JAMES MATTHEW SIMON v. THE QUEEN (1985)


This 1985 case concerns Matthew Simon, a Micmac of the Shubenacadie, Nova Scotia, band, who had been stopped by the RCMP on a public road adjacent to the reserve. He was charged with being in possession of a shotgun and shell during closed hunting season, in violation of the provincial Lands and Forest Act. Simon argued that the terms of the Treaty of 1752 entitled him to “Free Liberty of hunting and fishing.” The province argued that no treaty rights existed because, among other reasons, the treaty had been terminated by subsequent hostilities, and in any case all Nova Scotia treaties had been “superseded by law.” Furthermore, unless Simon could trace his own ancestry to the signers of the treaty, he could not prove that it applied to him. (Note: The treaty referred to “Delegates of the said Tribe, for themselves and their said Tribe their heirs and the heirs of their heirs forever.”)

The Supreme Court acquitted Simon. The justices’ decision has been interpreted by Micmacs as confirming that the Treaty of 1752 is valid, that it recognizes and protects M Read More
JAMES MATTHEW SIMON v. THE QUEEN (1985)


This 1985 case concerns Matthew Simon, a Micmac of the Shubenacadie, Nova Scotia, band, who had been stopped by the RCMP on a public road adjacent to the reserve. He was charged with being in possession of a shotgun and shell during closed hunting season, in violation of the provincial Lands and Forest Act. Simon argued that the terms of the Treaty of 1752 entitled him to “Free Liberty of hunting and fishing.” The province argued that no treaty rights existed because, among other reasons, the treaty had been terminated by subsequent hostilities, and in any case all Nova Scotia treaties had been “superseded by law.” Furthermore, unless Simon could trace his own ancestry to the signers of the treaty, he could not prove that it applied to him. (Note: The treaty referred to “Delegates of the said Tribe, for themselves and their said Tribe their heirs and the heirs of their heirs forever.”)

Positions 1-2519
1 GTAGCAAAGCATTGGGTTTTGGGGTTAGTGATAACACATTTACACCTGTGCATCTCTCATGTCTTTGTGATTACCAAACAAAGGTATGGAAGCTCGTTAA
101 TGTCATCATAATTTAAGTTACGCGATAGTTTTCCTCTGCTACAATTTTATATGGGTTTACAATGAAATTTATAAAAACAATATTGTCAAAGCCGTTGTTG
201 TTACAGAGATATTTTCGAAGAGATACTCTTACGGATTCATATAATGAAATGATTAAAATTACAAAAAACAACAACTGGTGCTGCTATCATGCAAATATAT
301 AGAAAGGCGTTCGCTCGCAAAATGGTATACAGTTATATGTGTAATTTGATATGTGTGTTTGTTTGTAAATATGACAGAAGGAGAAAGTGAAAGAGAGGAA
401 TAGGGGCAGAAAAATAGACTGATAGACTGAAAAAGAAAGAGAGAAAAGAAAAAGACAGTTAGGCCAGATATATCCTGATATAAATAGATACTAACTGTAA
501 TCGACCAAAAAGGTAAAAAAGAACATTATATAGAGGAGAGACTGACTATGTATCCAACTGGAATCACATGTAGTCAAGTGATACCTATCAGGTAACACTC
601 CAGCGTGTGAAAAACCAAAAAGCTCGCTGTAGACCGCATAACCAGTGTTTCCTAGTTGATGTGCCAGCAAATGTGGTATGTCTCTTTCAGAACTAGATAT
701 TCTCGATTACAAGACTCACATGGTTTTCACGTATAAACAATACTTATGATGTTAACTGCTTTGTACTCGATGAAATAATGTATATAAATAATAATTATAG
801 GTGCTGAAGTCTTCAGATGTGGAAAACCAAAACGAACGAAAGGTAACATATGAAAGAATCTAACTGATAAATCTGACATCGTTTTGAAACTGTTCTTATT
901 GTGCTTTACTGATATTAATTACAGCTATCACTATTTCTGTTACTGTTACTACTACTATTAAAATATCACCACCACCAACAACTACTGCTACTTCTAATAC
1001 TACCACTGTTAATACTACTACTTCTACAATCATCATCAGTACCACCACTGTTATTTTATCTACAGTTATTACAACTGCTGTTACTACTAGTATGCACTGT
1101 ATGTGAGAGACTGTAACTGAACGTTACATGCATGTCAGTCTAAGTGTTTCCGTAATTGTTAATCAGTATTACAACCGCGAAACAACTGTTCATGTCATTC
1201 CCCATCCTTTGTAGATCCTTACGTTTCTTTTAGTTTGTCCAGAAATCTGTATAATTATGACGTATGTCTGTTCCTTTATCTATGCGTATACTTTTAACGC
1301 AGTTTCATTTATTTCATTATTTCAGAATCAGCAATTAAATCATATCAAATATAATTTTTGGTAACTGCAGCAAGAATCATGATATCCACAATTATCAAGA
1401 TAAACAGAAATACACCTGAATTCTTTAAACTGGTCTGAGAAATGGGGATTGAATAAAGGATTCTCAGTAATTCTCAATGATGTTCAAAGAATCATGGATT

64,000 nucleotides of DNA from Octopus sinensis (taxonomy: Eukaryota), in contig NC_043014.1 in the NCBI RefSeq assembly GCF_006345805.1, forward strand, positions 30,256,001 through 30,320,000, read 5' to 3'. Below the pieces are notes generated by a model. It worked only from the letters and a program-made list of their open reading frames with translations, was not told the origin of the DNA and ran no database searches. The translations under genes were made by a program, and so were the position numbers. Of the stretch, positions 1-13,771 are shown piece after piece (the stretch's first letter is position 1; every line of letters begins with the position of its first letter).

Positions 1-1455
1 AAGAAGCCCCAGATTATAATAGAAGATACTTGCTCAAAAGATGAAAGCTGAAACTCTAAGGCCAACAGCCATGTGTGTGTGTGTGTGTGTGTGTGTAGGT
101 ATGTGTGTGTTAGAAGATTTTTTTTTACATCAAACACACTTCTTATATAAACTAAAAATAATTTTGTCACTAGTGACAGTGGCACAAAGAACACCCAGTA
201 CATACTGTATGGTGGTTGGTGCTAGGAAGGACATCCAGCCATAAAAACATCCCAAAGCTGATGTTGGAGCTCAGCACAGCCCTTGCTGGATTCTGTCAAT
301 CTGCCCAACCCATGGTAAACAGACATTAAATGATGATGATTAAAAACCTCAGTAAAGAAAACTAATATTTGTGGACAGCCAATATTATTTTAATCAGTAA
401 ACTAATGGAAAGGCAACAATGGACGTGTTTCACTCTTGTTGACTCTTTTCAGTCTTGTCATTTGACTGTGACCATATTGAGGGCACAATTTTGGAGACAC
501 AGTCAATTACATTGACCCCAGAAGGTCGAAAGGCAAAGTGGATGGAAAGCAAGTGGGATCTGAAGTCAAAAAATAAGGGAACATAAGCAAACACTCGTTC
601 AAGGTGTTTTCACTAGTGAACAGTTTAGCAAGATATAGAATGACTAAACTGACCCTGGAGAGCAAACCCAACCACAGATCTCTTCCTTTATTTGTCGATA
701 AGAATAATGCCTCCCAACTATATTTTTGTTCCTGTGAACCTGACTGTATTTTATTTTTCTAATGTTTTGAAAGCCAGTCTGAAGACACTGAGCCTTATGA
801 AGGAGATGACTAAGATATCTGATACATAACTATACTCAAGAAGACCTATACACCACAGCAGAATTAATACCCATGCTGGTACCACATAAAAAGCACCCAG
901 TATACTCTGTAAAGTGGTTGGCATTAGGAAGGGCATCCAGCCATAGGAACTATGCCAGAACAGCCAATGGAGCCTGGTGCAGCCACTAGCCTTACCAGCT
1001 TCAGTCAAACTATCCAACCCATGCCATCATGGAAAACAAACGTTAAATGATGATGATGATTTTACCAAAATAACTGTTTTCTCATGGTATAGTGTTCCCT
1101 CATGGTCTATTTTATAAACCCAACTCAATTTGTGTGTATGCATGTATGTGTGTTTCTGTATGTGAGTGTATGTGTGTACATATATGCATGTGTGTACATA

The Supreme Court acquitted Simon. The justices’ decision has been interpreted by Micmacs as confirming that the Treaty of 1752 is valid, that it recognizes and protects Micmac hunting rights, and that there is no evidence that hostilities terminated it. In addition, the Supreme Court said, a present-day Indian would only have to establish a significant connection with those who signed the original Treaty – proof of descendancy cannot be required. In rendering its decision, the court held that the Treaty protects hunting rights at least on reserve lands. As a result, Simon had the right to transport guns and ammunition safely to those areas, and his possession of firearms was not in violation to the provincial law. On the assumption that Nova Scotia game laws no longer apply to Micmacs, the Union of Nova Scotia Indians has issued a set of guidelines to govern Micmac hunting in the province.

- Robert M. Leavitt, Maliseet & Micmac: First Nations of the Maritimes. Fredericton: New Ireland Press, 1995, p. 235

© Robert M. Leavitt. All Rights Reserved.

Learning Objectives

Learners will understand the circumstances surrounding the 1985 Supreme Court of Canada case concerning Mi'qmaq James Matthew Simon.

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